It is important that pet owners pay attention to the labels of the joint supplements. You should know the nuances of the various ingredients, distinguish “fairy dusted” labels from those containing efficacious ingredients in levels appropriate for effect, and be alert for egregious label claims and verbiage that do not comply with Federal Drug Administration (FDA) and Center for Veterinary Medicine (CVM) guidlines.
Labeling guidlines have been created by the FDA/CVM whereby supplements considered feed products, such as multi-vitamins, enzymes, probiotics, skin and coat and shedding products are required to have a label format distinct from joint care suoolement labels.
Proper listing of ingredients- Joint supplements (sometimes referred to as “remedies”) must list the amounts of all ingredients that may alter a structure or function in the “active ingredient” section of a label. All other ingredients, including palatability enhancers or flowing agents, must be listed alphabetically in the “inactive ingredients” area. Protein, fat, fiber and moisture levels should not be listed, nor any reference to food terms like “nutrition,” “nutrients” or “mix with food.” Labels of supplements classified as “foods” resemble pet food labels and must display the percentages of protein, fat, fiber and moisture, as well as a listing of all ingredients in descending order by weight.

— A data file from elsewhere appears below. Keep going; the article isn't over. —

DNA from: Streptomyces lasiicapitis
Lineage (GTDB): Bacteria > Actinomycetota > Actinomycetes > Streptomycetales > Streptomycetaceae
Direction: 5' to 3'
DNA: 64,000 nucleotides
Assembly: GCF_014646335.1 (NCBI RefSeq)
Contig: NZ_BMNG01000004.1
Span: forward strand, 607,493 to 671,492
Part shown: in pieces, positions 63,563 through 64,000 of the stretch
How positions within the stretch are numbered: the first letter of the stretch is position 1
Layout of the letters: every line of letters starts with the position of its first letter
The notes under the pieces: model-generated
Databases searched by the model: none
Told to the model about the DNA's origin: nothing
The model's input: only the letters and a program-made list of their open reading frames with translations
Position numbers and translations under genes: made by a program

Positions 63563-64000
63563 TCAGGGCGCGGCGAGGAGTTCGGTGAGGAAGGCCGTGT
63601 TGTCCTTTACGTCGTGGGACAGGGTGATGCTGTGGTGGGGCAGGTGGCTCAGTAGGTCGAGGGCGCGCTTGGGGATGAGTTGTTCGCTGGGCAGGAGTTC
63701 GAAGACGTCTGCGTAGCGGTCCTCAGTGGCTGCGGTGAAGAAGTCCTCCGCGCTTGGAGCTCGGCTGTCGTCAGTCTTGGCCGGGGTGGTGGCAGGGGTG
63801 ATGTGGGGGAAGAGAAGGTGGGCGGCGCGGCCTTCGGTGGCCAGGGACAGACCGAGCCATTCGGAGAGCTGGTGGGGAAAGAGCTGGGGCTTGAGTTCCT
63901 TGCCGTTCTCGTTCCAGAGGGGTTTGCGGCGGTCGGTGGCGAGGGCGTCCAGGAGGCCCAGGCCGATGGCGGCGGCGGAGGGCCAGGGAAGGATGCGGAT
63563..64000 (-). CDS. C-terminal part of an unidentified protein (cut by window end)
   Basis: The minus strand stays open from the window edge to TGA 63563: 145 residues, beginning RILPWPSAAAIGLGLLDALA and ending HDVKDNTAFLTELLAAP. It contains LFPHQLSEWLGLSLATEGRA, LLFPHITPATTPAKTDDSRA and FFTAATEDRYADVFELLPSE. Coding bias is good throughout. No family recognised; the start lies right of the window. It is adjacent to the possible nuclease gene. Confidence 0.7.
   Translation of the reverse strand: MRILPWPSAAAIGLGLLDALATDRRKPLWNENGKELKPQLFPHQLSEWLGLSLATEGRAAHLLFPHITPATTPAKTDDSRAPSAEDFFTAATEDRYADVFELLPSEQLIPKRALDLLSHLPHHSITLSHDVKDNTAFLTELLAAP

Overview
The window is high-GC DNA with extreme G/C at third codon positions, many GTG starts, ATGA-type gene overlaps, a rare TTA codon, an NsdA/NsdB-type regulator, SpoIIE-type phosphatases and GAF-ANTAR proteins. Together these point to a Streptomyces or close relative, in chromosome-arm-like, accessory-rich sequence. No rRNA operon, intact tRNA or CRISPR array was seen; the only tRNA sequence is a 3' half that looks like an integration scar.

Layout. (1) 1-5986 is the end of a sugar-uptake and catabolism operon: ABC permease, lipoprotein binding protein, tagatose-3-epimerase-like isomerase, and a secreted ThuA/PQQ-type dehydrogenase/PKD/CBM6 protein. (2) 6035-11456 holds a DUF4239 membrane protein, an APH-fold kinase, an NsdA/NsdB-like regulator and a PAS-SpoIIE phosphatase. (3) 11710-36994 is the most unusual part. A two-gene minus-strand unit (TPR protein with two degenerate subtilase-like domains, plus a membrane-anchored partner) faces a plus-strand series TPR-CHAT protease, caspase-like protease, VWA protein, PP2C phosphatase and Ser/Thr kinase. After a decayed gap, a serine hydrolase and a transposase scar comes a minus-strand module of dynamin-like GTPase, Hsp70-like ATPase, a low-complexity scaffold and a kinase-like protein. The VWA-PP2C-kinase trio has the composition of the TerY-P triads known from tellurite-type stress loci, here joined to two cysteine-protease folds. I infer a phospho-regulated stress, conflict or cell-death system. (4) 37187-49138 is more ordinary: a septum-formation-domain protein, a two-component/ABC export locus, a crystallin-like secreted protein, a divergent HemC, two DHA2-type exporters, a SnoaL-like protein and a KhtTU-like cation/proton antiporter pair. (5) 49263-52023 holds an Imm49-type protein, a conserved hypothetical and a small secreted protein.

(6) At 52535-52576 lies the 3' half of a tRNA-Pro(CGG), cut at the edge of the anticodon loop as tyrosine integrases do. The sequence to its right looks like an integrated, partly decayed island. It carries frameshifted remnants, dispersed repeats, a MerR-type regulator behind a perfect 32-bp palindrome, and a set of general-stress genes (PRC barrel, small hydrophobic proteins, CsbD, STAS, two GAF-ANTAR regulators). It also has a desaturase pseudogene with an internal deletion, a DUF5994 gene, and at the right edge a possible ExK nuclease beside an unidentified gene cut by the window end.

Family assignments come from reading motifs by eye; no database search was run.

Allowed label claims-Claims can describe a supplement’s effects on body structure or function, such as “supports and maintains joint health” or “may help relieve pain and discomfort associated with normal activity,” butshouldn’t reference a disease – for example, “for use in dogs with canine hip dysplasia” or ” reduces pain and stiffness associated with arthritis.” In fact, labelsclaiming that the product is intended to “diagnose, treat, cure, prevent or mitigate disease” will ensure a stop-sale order by state AAFCO regulators.
NASC Seal of Quality – The National Animal Supplement Council (NASC) is a self-policing body of animal supplement manufacturers that work closely with FDA/CVM and AAFCO to establish supplement guidlines that are nationally consistent and do not mislead pet owners with false claims. Only member companies that successfully pass an independent audit, maintain a system of adverse event reporting an comply with FDA/CVM label guidelines are permitted to display the NASC “Seal of Quality” icon on their products.
Suggested Use Guidelines
Feeding suggestions and daily dosages on the literature are ONLY suggested use guidelines and are a starting point. Your dosage may require fine tuning depending on the animal’s age and condition. It usually takes four to six weeks to see changes in a dog’s mobility.
Supplements can also be used to maintain joint health in young active dogs and large breeds less than seven years old to prolong the onset or lessen the severity of joint problems.
Thank You for your interest in this information and keep watching for more informative articles. If there is something that effects your pets nutritionally, please email us and we will try to find accurate information that will help everyone.